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What can you do in 2 minutes?

What can you achieve in 2 minutes? Make a cup of tea? Brush your teeth? Write a text? Ultimately there’s not a lot you can do in 2 minutes that can make much of an impact, or is there?

The #2minutebeachclean movement was started in 2009 by a wonderful man, surfer and chef, Martin Dorey. He was sick of seeing so much rubbish on the beaches he regularly surfed and wanted to do something to improve things. With the development of social media he’s been able to spread the news far and wide and with such a simple concept – pick up rubbish for 2 minutes. It’s now gone global with the help of Martin’s friend, eco-warrior and all round heroine Sharon King, who regularly updates the Instagram with witty comments and enthusiasm.

But it’s not just about those 2 minutes the dedicated few put in daily as along with Surfers Against Sewage they are raising awareness of the impact that rubbish is having on our oceans. No matter how many beach cleans, 85% of rubbish is still in the oceans, being churned and broken up into smaller pieces that are all the harder to remove and can even get into the fish we eat – blerggg! This movement is encouraging not only individuals but also governments to reduce the amount of waste that is ending up there in the first place.

We first stumbled across the @2minutebeachclean in winter 2014 and it just makes sense. Go to the beach, pick up the rubbish seen, which following the winter storms can be a lot and make sure it finds a bin. Sometimes we take a photo, sometimes the weather is too hideous to stop. With some cleans we’ve removed fairly hefty amounts of rubbish. Personally we never time them and don’t always stick to 2 minutes but it feels amazing to be helping clean up the beach we love.

There also an added bonus to this new found habit, we found something much more exciting, much prettier and something recyclable. We started to notice pieces of ocean tumbled glass that had been rolled around and sanded down to a smooth gem. These great finds are what has helped us to develop Zeaglass and the amazing pieces of jewellery you can get on our website.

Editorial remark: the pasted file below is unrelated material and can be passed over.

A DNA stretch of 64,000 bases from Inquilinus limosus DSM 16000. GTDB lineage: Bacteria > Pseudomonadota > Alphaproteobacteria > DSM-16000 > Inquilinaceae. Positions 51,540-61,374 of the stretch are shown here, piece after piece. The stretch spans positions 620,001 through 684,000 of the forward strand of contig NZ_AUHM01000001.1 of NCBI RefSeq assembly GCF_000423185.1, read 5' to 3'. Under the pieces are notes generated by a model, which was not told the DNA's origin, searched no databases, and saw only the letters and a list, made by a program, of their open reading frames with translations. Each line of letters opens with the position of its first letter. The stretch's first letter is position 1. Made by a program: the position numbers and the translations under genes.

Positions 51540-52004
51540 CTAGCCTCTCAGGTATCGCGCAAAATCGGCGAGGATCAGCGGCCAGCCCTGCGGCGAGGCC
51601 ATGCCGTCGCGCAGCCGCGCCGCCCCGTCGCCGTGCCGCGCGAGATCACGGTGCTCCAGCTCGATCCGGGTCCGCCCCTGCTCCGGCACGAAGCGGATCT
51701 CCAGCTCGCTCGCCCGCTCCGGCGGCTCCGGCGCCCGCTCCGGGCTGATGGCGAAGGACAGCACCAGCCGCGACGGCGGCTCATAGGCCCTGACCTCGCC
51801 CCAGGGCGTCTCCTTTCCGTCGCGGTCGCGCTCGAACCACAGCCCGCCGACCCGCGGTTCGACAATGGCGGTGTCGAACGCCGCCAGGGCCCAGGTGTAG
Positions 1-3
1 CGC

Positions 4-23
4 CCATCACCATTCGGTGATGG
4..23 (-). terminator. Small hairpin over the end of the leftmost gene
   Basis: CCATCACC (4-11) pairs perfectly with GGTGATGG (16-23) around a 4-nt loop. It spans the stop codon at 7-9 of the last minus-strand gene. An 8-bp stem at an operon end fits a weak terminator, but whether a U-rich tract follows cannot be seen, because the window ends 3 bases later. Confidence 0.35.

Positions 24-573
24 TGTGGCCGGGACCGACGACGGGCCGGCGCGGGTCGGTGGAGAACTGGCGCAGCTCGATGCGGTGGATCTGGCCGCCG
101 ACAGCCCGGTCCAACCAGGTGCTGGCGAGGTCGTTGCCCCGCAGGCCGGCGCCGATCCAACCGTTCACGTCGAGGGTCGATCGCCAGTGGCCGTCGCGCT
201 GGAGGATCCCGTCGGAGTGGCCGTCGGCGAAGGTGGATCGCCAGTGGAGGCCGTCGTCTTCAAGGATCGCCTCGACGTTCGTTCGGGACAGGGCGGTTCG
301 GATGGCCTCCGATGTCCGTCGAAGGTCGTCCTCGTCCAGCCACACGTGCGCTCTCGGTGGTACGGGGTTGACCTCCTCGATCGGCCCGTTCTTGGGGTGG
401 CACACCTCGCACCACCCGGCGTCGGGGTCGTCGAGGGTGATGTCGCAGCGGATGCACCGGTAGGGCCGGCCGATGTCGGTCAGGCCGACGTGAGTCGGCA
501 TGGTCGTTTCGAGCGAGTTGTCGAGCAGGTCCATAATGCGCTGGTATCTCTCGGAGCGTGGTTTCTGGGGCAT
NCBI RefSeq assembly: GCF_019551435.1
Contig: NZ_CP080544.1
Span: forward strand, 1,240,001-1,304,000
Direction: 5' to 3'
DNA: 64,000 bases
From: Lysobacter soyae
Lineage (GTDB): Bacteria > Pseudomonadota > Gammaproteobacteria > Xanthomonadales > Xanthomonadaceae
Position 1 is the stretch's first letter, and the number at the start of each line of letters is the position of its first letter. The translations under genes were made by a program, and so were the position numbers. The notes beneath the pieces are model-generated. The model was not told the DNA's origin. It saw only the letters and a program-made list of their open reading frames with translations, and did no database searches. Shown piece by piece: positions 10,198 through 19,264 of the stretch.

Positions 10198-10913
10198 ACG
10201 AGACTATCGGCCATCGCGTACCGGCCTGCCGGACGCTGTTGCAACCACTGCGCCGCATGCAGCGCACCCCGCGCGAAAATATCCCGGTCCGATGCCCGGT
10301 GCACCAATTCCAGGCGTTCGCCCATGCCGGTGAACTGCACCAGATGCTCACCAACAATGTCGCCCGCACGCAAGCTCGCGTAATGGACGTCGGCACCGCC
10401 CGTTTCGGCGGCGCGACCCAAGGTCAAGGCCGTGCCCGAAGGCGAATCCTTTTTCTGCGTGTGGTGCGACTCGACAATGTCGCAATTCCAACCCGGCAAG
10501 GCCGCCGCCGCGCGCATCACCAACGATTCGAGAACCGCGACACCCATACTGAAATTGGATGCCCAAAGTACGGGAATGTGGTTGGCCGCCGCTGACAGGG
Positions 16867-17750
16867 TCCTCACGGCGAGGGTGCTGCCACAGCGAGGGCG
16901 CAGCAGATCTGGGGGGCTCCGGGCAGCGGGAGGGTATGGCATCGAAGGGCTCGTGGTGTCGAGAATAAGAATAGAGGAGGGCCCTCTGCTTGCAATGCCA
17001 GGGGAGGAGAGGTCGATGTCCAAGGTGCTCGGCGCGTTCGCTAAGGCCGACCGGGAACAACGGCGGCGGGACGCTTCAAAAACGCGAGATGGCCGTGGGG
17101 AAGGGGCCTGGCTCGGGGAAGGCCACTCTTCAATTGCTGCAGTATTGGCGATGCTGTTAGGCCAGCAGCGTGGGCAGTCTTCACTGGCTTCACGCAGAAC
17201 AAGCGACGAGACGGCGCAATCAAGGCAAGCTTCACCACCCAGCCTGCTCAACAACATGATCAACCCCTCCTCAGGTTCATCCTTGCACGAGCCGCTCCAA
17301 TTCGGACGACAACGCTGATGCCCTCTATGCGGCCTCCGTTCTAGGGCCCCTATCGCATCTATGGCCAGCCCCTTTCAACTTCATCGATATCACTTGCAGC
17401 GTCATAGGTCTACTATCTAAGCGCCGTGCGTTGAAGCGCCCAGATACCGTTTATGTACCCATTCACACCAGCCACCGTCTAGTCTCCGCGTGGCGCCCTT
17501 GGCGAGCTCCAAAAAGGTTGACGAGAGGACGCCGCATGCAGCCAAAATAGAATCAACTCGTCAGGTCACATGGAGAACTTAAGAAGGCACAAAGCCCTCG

Now we wouldn’t advocate throwing glass into the sea but we are grateful for the years it’s happened. Looking through the histories of Cornish ports and on so many beaches have found signs of glass from the early 20th century and we can only imagine older in some cases. Sadly there are also a lot of bright green bottles shards and sharp glass which has been more recently dumped into the sea. With our knowledge of the impact we have on our planet and with some very well developed recycling and waste disposal systems it’s crazy that this wouldn’t happen anymore but education and awareness are our greatest tools and this is where all of you come in!

So here is our first blog, raising your awareness of the plight of our seas! If you’re next on the beach and you notice any rubbish why not pick it up, snap a picture of your good-doings and tag #2minutebeachclean. It’s that easy! There is now such a following of the beach cleaners that Surfdome and Reef are even supporting the movement and providing prizes if you add #surfdome and @reef_europe.

www.bbc.co.uk/news/magazine-28373761